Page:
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Tuesday, July 17, 2012
Where is the political savvy hiding in China?
By TOM PLATE
LOS ANGELES — China allegedly has at least 1.3 billion people residing within its current ample borders. (Has anyone ever counted?!)
China also has very many problems, as befits such a gigantic country trying to maintain the extraordinary economic success against the downside of a very troubled recent past.
Therefore, it could be regarded as axiomatic that China does not need any more problems, particularly self-created ones. And this is why I — who like many Americans sincerely wish China good fortune — am worried: Some of the new problems seem largely self-created.
Here are a few problems that China doesn't need and which it could ease by unilateral action:
The first is its territorial banging problems. These top my list. It's having too many quarrels with its neighbors lately.
Here's an absurd but telling conspiracy theory: That someone very high up in the Chinese governing or party elite is secretly working for the U.S. Central Intelligence Agency and the U.S. Pentagon.
How else to explain the pointless and ugly frictions with the Philippines, Vietnam ... with Malaysia, which is a relatively placid country that generally doesn't rankle anyone (excepting of course the special case of neighboring Singapore)?
Something funny is going on. Until relatively recently, all we heard out of the Beijing international-relations publicity machine was "peaceful rising." The Chinese were saying, in effect, we are not a 21st-century version of the former Soviet Union, wishing to subjugate countries around it. We will continue our surge up the global economic ladder peacefully. We like everyone — trust us.
That was indeed calming to hear. And I had lots of friends who applauded appreciatively, as I did. But then came all the elbowing and macho-upsizing over territorial rights in the South China Sea.
Defined, vaguely, the SCS is a sort of semi-imaginary chunk of the Pacific Ocean that might be said to take in everything oceanic from the seas of Singapore and Malaysia way to the west of Beijing all the way eastward to the seas around Taiwan, which is always a source of intense interest to alert nationalistic mainlanders.
It is believed that under many SCS waters lay buried colossal unexplored caves of oil and gas deposits just waiting to be uplifted and transported for useful refinement.
Beijing has been acting — and sometimes appearing to be actually saying — that this vast area is: Mine, all mine!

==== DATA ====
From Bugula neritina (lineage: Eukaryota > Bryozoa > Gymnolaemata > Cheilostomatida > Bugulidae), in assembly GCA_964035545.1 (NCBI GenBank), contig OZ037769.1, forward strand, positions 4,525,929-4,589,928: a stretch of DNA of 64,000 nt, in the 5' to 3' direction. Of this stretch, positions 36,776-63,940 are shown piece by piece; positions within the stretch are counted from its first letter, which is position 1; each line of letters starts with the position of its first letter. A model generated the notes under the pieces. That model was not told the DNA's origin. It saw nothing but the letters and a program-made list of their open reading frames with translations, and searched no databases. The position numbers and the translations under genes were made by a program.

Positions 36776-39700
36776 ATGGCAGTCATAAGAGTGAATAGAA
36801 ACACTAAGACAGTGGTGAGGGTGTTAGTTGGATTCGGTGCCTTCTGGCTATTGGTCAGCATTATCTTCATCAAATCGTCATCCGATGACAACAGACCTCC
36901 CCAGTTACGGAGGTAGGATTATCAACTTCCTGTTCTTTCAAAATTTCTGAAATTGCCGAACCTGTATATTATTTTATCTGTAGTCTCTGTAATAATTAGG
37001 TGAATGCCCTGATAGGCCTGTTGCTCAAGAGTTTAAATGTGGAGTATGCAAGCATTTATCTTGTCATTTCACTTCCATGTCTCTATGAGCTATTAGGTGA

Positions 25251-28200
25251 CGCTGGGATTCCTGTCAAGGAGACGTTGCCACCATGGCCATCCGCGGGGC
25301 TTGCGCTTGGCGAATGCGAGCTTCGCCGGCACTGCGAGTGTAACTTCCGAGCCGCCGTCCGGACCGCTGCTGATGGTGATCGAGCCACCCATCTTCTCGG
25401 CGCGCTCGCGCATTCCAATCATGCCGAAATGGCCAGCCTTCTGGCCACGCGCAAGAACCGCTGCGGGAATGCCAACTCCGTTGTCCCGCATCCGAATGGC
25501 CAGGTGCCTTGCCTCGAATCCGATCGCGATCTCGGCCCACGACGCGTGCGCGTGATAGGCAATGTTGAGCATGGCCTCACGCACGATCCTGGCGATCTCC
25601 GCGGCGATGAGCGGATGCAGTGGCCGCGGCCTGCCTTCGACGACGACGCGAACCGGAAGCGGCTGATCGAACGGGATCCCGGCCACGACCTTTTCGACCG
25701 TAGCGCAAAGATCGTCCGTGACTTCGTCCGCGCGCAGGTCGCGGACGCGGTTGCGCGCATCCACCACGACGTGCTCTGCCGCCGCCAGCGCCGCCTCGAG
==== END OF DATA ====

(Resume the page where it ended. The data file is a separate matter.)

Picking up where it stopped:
Be careful, Beijing: China, a great historic nation getting its act together, doesn't need to seem like some adolescent bullying Asian leviathan. It needs to be subtler in its external relations. Only the Pentagon and CIA can gain when more and more scared Asia neighbors are ready to jump into Uncle Sam's tender embrace.
Here's another problem China really doesn't need: public disputes with the Catholic Church.
OK, we get it: China's party and government do not believe in God, and they suspect that anyone who sincerely holds such a belief is either a mental case or a closet subversive.
We also understand that the Catholic Church itself, scarred with a plethora of child molestation cases globally (and a recent Vatican scandal), is itself no pure paragon of virtue.
But on the off-chance that there is a God, and that the church does have some kind of special relationship with the Almighty (as many people devoutly believe), Beijing should end its unseemly quarrel over who rightly should appoint Chinese bishops on the mainland and work quietly with the Vatican to resolve disputes over the candidates. (China will find that the Vatican could really use some quiet these days.)
A third problem that's unnecessary: Hong Kong. Just 15 years ago, that special place of high finance and 24/7 retail shopping (and a special ear glued to mainland political maneuverings) seemed to have made the transition from British colony to Special Administration Region of the People's Republic of China with astonishing grace.
Cynical Western reporters who had been predicting chaos and crackdown after July 1, 1997, were caught off balance. But that was then and this is now: Increasingly Hong Kong looks to have become a political basket case.
Certainly, growing integrity concerns over the new chief executive haven't helped. Leung Chun-ying — Beijing's man, in effect — looks to have had some suspicious "home improvement" done that leaves a sour taste in the mouth of the average man and woman.
Maybe it would be best if the millionaire- politician stepped down. But the VIP visit earlier this month of China President Hu Jintao left an even worse aftertaste. Hu (who is leaving the China throne shortly for a successor) arrived like Field Marshal Montgomery — with more PRC troops and even rocket launchers in attendance than in a May Day parade.
You have to wonder: Has Beijing simply lost it? For years it seemed to have been steadily fine-tuning its international-relations frequencies to a level close to pitch-perfect. Lately so much seems worrisomely off key.
What is happening inside China?
American journalist Tom Plate, author of the "Giants of Asia" book series, is the Distinguished Scholar of Asian and Pacific Studies at Loyola Marymount University. Archives of past columns appear in ASIAMEDA (lmu.edu/asiamedia)